Centered above the main entrance of The Home Depot, the giant home improvement store on West 23rd Street, there is a carving of a lion’s head just beneath a cartouche framing the letters “SB,” a monogram that provides a mute but eloquent clue to the building’s original purpose.
SB stands for Stern Brothers, and more than a century ago, when the area just south of Madison Square was New York’s golden shopping district, Stern’s was one of its grandest department stores. On the northern edge of what became known as Ladies’ Mile, it was for a time the largest department store in New York and one of the earliest to take advantage of a new invention called plate glass, installing huge street-level windows that allowed passersby to see inside, to “window shop,” as it were.
Originally on Sixth Avenue near 23rd Street, Stern’s was founded in 1867 by the brothers Louis, Isaac, Bernard and Benjamin. In 1878, in need of additional space, it opened at 32 West 23rd Street in a six-story cast-iron Renaissance Revival structure designed by Henry Fernbach, a German-born architect better known for his work on such houses of worship as the Moorish-influenced Central Synagogue at Lexington Avenue and 55th Street. Five years later, Fernbach died at his desk, so when the Stern brothers desired to expand further, they called upon another German émigré, W. M. Schickel.
By 1892, Schickel had tripled Stern’s footprint, expanding westward to 40 West 23rd Street. Fernbach’s design was duplicated on the western wing and a central section with a new arched entrance united both wings. Together, the sections formed what still might be New York’s largest cast-iron facade. Painted white and stretching across eight city lots, the building dazzled onlookers on sunny days and was sometimes called “the big wedding cake on 23rd Street.”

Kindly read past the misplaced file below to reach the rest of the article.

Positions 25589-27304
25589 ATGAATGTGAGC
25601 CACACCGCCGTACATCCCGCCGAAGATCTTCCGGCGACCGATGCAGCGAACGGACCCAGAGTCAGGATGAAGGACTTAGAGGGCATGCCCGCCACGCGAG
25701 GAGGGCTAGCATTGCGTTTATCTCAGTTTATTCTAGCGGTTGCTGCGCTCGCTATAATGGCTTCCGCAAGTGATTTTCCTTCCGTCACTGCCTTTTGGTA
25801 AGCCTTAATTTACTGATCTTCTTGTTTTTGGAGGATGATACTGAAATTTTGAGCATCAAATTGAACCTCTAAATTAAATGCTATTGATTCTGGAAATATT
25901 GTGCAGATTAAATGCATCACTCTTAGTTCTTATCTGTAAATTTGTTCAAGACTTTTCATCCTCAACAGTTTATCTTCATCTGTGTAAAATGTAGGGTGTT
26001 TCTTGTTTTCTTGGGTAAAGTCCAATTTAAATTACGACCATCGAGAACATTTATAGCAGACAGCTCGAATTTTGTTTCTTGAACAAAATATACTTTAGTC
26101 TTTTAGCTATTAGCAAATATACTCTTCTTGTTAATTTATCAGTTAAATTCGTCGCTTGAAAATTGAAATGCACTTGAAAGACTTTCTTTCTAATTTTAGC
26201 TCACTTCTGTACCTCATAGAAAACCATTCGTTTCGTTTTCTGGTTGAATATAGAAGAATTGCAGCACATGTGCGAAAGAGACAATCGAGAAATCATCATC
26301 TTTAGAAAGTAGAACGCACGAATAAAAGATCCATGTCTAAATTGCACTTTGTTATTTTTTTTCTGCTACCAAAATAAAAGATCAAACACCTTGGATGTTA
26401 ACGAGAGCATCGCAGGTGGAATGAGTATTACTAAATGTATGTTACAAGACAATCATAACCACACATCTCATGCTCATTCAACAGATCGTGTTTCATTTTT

Stern’s flourished, as did other retailers on the block, including Teller & Co. (the future Bonwit Teller) and Best & Co. The four Stern brothers were always on hand, at least one of them greeting customers and all of them decked out in cutaway tailcoats. Pianists perched on every floor provided music to shop by, a harbinger of sounds to come. By 1913, however, the city — and its top retailers — was heading uptown. Stern’s did too, moving to 42nd Street, opposite Bryant Park. It continued growing, opened two dozen branches in three states and eventually became part of Federated Department Stores. In 2001, its remaining locations were converted into units of Bloomingdales or Macy’s and Stern Brothers disappeared.
The building, however, did not, even though it was neglected for a while and its once-resplendent facade suffered the temporary indignity of a coating of pink. For most of the 1900s, with 23rd Street abandoned by prestigious stores, the structure housed manufacturing and shipping facilities for a variety of tenants. In 1968, its fortunes began to change. The property was acquired by Jerome M. Cohen, chairman of Williams Real Estate Co., and his partners, who launched a full restoration of the cast-iron facade. Soon, showrooms and offices filled the building.
In 1986, Hasbro, Inc., the multinational toy and board game company, moved in, conducted toy fairs and even inspired a scene filmed there for the Tom Hanks movie “Big.” Hasbro remained almost 20 years, giving way to Home Depot in 2004.
Home Depot is the building’s major tenant, but not its only one. A separate entrance at 40 West 23rd Street leads to the expansive offices and showrooms of the clothing designer Marc Ecko, a space now on the market.
Meanwhile, Home Depot has taken the building back to its original purpose: operating as a retailer with special appeal to New Yorkers. Because this is the company’s first store in Manhattan, its focus is on apartment and brownstone dwellers. Home Depot’s 108,000 square feet fill the entire street level, including space in 28 West 23rd Street, plus a mezzanine and a basement. It stocks 20,000 different products, a figure that climbs to 100,000 if special orders are included. And unlike its other units, this Home Depot has a doorman to welcome customers — a reminder of the era of the Stern brothers even though this greeter doesn’t wear a cutaway tailcoat.